An equally important goal is implicit in the sanctions found in section (c). This is that no one should be able to manipulate the assignment system in order to determine in advance which judge will get a case where the assignment is by lot.

As part of the process of renumbering the rules to comply with the uniform system adopted by the Judicial Conference of the United States in March 1996, the Court significantly revised its assignment rules. Much of the detail formerly included in local General Rules 2.00 and 2.44, the former assignment rules, has been moved from the rules to procedures adopted by general order. Because of the importance of the assignment system, the Court included this summary to provide parties and counsel with a basic overview of the way in which cases are assigned in this Court.

The Court is divided into two division: the Eastern at Chicago and the Western at Rockford. Eastern and Western Division cases can be distinguished by their case numbers. Case numbers in the Eastern Division start with the number 1 each year. In the Western Division they start with 50,001.

There are 22 district judgeships and 10 magistrate judgeships authorized for the Court. One district judgeship and one magistrate judgeship are authorized for the Western Division, the remainder are all authorized for the Eastern Division. Cases filed in the Western Division are generally assigned to the Western Division judge. The magistrate judge of that division usually supervises pretrial matters in civil cases.

Most of the provisions of the random assignment system apply only to the Eastern Division. For assignment purposes civil cases are grouped into categories, usually by the type of case. The case types chosen for each category are expected over the long run to generate about the same amount of judicial work. Criminal cases are grouped in a similar fashion.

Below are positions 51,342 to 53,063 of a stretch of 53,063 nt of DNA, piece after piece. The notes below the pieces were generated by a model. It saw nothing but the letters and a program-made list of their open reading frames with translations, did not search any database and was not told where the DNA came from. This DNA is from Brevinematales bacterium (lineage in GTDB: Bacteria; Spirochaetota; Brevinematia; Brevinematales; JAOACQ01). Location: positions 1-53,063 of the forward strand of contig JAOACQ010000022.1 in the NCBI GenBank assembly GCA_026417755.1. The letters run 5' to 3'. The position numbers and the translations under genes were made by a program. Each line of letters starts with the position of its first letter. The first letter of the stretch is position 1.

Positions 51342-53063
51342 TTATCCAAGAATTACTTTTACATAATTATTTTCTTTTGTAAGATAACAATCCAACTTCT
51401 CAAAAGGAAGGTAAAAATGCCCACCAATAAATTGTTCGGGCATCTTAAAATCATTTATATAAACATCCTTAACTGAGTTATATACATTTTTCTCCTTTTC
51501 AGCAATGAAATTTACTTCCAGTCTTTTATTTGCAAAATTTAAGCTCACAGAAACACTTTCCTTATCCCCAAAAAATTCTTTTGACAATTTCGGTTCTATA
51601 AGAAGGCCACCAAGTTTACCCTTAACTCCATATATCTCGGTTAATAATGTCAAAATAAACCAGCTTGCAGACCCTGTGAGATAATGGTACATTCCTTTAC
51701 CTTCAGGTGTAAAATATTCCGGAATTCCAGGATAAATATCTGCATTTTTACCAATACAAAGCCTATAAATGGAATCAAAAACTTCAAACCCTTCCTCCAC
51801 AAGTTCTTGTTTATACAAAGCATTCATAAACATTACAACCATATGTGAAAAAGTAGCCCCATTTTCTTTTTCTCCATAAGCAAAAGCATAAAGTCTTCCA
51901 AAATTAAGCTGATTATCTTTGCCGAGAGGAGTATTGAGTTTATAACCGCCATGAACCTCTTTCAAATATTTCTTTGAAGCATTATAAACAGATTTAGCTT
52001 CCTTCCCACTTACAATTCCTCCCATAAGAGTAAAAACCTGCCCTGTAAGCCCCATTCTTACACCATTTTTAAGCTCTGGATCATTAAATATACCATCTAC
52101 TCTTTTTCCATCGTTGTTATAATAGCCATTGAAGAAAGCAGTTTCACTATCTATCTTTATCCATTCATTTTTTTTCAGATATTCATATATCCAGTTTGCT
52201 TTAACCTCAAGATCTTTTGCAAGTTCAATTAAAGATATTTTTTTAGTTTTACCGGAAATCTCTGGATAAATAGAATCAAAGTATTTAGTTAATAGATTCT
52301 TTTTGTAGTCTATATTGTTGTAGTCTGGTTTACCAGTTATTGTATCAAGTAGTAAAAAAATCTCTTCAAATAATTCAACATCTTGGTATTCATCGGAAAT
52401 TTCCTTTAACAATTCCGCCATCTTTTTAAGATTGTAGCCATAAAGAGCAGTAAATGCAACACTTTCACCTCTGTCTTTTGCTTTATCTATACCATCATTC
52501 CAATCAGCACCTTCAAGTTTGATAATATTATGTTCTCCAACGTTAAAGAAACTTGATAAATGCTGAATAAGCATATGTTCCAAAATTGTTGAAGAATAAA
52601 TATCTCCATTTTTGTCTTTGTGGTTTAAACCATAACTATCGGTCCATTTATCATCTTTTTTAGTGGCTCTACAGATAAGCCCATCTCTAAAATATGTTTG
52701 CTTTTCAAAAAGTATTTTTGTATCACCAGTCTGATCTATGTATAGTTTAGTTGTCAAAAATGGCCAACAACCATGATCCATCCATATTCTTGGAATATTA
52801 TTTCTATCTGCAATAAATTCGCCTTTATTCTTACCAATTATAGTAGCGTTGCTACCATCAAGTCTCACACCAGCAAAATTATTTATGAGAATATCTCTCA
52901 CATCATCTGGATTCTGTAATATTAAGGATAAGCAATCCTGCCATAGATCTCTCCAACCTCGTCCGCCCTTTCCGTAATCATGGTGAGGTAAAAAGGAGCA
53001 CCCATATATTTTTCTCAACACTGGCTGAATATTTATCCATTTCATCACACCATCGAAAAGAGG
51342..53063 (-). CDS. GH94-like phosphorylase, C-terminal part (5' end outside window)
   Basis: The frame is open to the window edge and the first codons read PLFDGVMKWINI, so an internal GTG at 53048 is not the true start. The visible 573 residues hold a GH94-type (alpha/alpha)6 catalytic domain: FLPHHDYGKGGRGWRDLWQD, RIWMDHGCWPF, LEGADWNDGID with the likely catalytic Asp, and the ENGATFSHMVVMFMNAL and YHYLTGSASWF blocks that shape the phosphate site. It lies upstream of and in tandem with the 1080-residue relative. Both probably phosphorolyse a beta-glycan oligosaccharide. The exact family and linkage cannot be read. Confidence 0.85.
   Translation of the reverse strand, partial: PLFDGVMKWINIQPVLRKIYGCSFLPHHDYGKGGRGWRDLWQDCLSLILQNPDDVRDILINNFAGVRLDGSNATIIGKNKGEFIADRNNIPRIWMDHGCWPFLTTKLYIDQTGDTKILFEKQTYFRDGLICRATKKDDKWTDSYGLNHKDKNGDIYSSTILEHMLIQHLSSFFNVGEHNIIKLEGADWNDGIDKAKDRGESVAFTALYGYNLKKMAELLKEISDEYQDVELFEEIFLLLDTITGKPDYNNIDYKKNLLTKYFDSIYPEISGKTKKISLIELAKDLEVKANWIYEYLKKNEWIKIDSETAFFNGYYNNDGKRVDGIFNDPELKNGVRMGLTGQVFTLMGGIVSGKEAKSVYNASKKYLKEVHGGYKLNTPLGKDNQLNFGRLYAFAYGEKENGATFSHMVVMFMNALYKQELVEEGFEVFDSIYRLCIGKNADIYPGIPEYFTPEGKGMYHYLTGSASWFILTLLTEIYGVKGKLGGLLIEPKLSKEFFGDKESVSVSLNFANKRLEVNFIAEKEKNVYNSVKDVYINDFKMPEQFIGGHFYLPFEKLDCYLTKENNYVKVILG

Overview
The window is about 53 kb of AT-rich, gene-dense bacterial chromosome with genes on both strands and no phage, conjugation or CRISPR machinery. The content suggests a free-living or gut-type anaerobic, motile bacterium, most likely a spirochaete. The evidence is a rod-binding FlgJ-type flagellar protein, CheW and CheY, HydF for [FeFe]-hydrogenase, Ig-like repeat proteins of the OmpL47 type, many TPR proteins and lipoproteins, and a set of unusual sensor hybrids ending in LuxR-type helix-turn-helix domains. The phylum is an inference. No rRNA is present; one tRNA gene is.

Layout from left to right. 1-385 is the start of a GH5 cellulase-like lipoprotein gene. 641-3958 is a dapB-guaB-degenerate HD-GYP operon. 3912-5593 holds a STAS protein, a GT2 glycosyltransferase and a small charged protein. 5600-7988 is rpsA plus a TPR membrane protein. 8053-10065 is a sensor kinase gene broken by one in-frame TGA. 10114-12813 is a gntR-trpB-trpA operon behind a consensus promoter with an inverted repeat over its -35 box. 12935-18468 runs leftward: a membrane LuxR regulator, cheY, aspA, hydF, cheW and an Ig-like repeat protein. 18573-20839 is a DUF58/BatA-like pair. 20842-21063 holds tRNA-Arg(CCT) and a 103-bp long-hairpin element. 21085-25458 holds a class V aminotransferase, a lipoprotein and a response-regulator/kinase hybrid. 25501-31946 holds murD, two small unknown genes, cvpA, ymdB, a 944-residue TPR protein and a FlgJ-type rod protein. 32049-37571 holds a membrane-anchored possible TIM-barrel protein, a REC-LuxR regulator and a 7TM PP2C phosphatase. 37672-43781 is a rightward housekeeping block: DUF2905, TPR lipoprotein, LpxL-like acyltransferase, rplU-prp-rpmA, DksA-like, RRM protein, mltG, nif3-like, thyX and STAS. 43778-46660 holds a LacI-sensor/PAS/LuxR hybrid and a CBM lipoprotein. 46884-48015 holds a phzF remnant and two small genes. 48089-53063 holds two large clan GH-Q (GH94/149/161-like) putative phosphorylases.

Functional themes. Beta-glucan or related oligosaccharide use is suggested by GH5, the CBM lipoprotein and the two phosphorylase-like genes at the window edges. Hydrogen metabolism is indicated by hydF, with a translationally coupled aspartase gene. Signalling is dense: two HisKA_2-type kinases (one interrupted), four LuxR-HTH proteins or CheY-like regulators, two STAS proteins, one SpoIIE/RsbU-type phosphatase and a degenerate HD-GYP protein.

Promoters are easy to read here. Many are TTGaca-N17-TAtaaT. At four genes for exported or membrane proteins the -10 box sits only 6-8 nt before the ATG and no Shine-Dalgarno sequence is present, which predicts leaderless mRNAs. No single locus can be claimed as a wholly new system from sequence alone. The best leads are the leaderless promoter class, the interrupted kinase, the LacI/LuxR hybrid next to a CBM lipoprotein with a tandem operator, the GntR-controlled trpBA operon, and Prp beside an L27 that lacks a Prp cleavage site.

The current assignment system is computer based. A separate assignment deck is kept for each category. (Prior to the introduction of the computerized assignment system, physical decks of assignment cards were used. The terms “assignment deck” and even “assignment card” continue in use as metaphors to describe the manner in which the computer operates.) In the deck the name of each regular active judge on full assignment appears an equal number of times. The name of the chief judge appears half as often as a regular active judge. The ratios for senior judges depend on the caseloads they are carrying, varying from being no different from that of a regular active judge, to a one-half share of less than all of the categories.

As part of filing a new case, the assignment clerk enters the case category information into the assignment system. The system keeps track of cases processed and automatically shows the next available case number.

Once the case number and category are verified, the computer uses a shuffle procedure to pick a name from one of the unused names remaining in the assignment deck for the category selected. For obvious security reasons, the deputies assigning the cases do not have access to the software that sets up the assignment decks. The deputies responsible for setting up the decks do not assign cases. This system together with the changes in the make up of the deck due to equalization and the shuffling of the names prior to the actual assignment assures that staff cannot determine in advance the name of the judge to whom a case will be assigned.

The assignment system also handles the reassignment of cases. Cases are reassigned for a variety of reasons. The most frequent is the need to reassign a case because it is related to one pending on another judge’s calendar. Recusals result in reassignments or equalization. When a new judge takes office, cases are reassigned from the calendars of sitting judges to form a new calendar. When a judge leaves, the cases on the judge’s calendar are reassigned among sitting judges. There are even provisions in the procedures for reassignments due to errors made at assignment.

When a judge is appointed to the Court an initial calendar is prepared. It consists of civil cases equal in number to the average number of civil and criminal cases pending on the calendars of sitting judges. The new judge gets only civil cases in the initial calendar. A civil case that was twice previously reassigned to form a new calendar cannot be reassigned a third time for that reason. Any civil case in which the trial is in process or has been held and the case is awaiting final ruling also cannot be reassigned. The remaining cases are arranged in case number order and a random selection is made. In this way the age distribution of the cases on the new judge’s initial calendar reflects the average age distribution of all civil cases pending. Such a distribution serves to provide the new judge with a calendar that is reasonably close to the average in terms of workload.